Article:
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The 3D OrbiSIMS—label-free metabolic imaging with subcellular lateral resolution and high mass-resolving power

Abstract

We report the development of a 3D OrbiSIMS instrument for label-free biomedical imaging. It combines the high spatial resolution of secondary ion mass spectrometry (SIMS; under 200 nm for inorganic species and under 2 μm for biomolecules) with the high mass-resolving power of an Orbitrap (>240,000 at m/z 200). This allows exogenous and endogenous metabolites to be visualized in 3D with subcellular resolution. We imaged the distribution of neurotransmitters—gamma-aminobutyric acid, dopamine and serotonin—with high spectroscopic confidence in the mouse hippocampus. We also putatively annotated and mapped the subcellular localization of 29 sulfoglycosphingolipids and 45 glycerophospholipids, and we confirmed lipid identities with tandem mass spectrometry. We demonstrated single-cell metabolomic profiling using rat alveolar macrophage cells incubated with different concentrations of the drug amiodarone, and we observed that the upregulation of phospholipid species and cholesterol is correlated with the accumulation of amiodarone.

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Figure 1: The 3D OrbiSIMS spectrometer and modes of operation.
Figure 2: 3D MS imaging using dual beam and dual spectrometer (mode 10) of single rat alveolar macrophage cell incubated in media with the drug amiodarone.
Figure 3: 3D OrbiSIMS MS images of the hippocampal region of a coronal section of mouse brain at tissue scale, cellular scale and subcellular scale.
Figure 4: Identification of lipids and mapping of their spatial distribution requires simultaneous high spatial resolution and high mass resolution as well as MS/MS.
Figure 5: Mapping of neurotransmitters in the hippocampus.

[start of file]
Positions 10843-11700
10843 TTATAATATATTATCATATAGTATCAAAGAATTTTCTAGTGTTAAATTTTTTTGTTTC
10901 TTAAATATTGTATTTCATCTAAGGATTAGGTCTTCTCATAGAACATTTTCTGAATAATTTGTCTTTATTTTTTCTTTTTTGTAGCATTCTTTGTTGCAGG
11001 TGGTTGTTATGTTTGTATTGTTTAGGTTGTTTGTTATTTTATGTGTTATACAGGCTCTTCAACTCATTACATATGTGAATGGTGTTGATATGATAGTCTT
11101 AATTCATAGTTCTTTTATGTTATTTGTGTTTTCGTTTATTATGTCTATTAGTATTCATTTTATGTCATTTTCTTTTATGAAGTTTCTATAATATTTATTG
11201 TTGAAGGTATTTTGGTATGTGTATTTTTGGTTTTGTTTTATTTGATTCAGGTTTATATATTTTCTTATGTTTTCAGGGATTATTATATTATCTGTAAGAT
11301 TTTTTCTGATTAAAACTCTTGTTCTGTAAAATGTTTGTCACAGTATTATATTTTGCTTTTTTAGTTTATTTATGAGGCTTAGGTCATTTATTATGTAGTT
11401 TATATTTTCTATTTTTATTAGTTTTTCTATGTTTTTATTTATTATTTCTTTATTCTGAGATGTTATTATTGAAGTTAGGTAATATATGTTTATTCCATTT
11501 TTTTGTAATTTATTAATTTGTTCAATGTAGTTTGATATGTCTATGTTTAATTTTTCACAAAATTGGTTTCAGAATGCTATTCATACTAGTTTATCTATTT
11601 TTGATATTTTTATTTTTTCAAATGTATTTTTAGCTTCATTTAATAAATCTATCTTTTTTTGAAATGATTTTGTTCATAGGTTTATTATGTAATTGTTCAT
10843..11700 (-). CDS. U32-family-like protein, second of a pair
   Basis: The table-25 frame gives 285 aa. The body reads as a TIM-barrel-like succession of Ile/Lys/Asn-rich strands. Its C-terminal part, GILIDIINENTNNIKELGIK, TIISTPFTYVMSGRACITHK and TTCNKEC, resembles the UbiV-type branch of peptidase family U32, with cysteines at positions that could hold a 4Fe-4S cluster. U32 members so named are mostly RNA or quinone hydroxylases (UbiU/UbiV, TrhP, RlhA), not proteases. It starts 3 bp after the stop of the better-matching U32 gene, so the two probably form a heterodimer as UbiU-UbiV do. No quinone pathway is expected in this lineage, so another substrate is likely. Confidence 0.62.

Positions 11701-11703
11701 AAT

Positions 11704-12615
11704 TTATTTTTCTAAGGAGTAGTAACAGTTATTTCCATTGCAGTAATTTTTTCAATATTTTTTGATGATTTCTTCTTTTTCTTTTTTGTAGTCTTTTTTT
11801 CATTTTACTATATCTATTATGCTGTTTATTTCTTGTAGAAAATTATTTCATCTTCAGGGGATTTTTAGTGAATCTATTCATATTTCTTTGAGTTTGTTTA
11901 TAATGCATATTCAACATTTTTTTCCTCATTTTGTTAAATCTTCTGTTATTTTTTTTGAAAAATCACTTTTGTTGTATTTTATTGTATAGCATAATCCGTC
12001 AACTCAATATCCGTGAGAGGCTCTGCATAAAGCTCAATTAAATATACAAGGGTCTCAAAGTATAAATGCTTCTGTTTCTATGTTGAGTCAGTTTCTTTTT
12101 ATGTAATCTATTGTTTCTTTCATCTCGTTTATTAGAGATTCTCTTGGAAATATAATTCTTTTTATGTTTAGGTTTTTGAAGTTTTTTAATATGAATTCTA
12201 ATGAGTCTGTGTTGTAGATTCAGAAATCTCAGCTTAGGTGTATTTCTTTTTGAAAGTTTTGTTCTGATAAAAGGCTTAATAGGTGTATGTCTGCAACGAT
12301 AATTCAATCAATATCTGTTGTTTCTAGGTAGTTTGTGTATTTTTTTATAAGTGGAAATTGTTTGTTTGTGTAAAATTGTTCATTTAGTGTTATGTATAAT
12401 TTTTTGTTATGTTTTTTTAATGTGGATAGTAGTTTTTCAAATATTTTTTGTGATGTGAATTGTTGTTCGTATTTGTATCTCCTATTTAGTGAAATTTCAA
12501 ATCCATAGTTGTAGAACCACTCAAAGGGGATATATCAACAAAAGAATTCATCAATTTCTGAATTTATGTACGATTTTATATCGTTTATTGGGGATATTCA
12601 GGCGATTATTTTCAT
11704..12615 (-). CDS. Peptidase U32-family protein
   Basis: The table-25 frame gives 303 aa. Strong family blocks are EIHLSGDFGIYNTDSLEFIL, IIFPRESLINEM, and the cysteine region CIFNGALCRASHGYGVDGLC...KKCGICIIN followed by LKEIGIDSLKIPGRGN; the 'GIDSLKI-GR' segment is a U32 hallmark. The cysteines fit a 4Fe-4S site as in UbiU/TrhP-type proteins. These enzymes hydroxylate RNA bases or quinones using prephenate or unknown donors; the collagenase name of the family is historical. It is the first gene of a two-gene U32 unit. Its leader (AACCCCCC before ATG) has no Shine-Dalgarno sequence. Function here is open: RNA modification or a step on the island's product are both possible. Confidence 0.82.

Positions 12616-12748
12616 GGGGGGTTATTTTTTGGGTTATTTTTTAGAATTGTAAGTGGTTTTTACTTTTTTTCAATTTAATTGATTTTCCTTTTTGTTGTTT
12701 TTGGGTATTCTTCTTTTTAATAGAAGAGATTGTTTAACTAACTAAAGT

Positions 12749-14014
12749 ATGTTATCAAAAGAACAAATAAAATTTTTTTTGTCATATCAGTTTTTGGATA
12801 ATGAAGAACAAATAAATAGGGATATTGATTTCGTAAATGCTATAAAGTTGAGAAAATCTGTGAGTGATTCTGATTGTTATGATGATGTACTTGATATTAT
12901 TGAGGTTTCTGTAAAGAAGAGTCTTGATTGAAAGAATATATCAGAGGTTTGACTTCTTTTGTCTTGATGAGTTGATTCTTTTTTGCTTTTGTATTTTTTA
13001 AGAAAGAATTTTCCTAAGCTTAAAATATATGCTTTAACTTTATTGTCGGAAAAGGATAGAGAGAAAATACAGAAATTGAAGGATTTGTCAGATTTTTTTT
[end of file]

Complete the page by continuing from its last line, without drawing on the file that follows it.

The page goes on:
Figure 6: Single-cell metabolomics for macrophages incubated with different concentrations of amiodarone.

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Acknowledgements

The authors thank N. Harrison, R. Reid, A. Harling and M. Skingle for their support during the project and T. Heller, M. Krehl, A. Dütting, P. Hörster, K. Strupat, S. Möhring, F. Czemper, A. Venckus, S. Kanngiesser, O. Lange and A. Kühn for excellent technical support. The authors also thank M. Tiddia for AFM measurement of frozen hydrated cell heights. This work forms part of the “3D nanoSIMS” project (ISG) in the Life-science and Health programme of the National Measurement System of the UK Department of Business, Energy and Industrial strategy. This work has received funding from the 3DMetChemIT project (ISG) of the EMPIR programme cofinanced by the Participating States and from the European Union's Horizon 2020 research and innovation programme.

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Affiliations

Authors

Contributions

M.K.P., A.P. and R.H. performed experiments. M.K.P. analyzed data. P.S.M., C.F.N. and A.W. prepared tissue and cell experiments and H & E pathology. F.K. designed continuous mode Bi LMIG. R.M., A.M., D.G., E.N. designed interface to hybridize ToF and Orbitrap spectrometers. A.P., M.K.P., R.M., A.M., E.N., R.H. optimized performance of 3D OrbiSIMS. H.A. developed computer interfacing and computational methods. R.M. and E.N. designed cryo sample handling. A.W., P.S.M. and C.T.D. direction of pharmaceutical studies. M.R.A., S.H. and E.N. gave technical leadership at Thermo Fisher Scientific and ION-TOF, respectively. I.S.G. original design concept and supervised the project. M.K.P. and I.S.G. wrote the paper. All authors read and commented on the paper.

Corresponding author

Correspondence to Ian S Gilmore.

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Competing interests

EN is a director and shareholder of ION-TOF GmbH Muenster, Germany. AP, RM, FK, and HA are employees of ION-TOF GmbH. DG, SH and AM are employees of Thermo Fisher Scientific, the corporation that produces Orbitrap mass spectrometers. CN, PM, AW and CD (at the time of this study) are employees of GlaxoSmithKline.

Integrated supplementary information

Supplementary Figure 1 Resolving crystal violet isotope fine structure with high mass resolving power of the Orbitrap.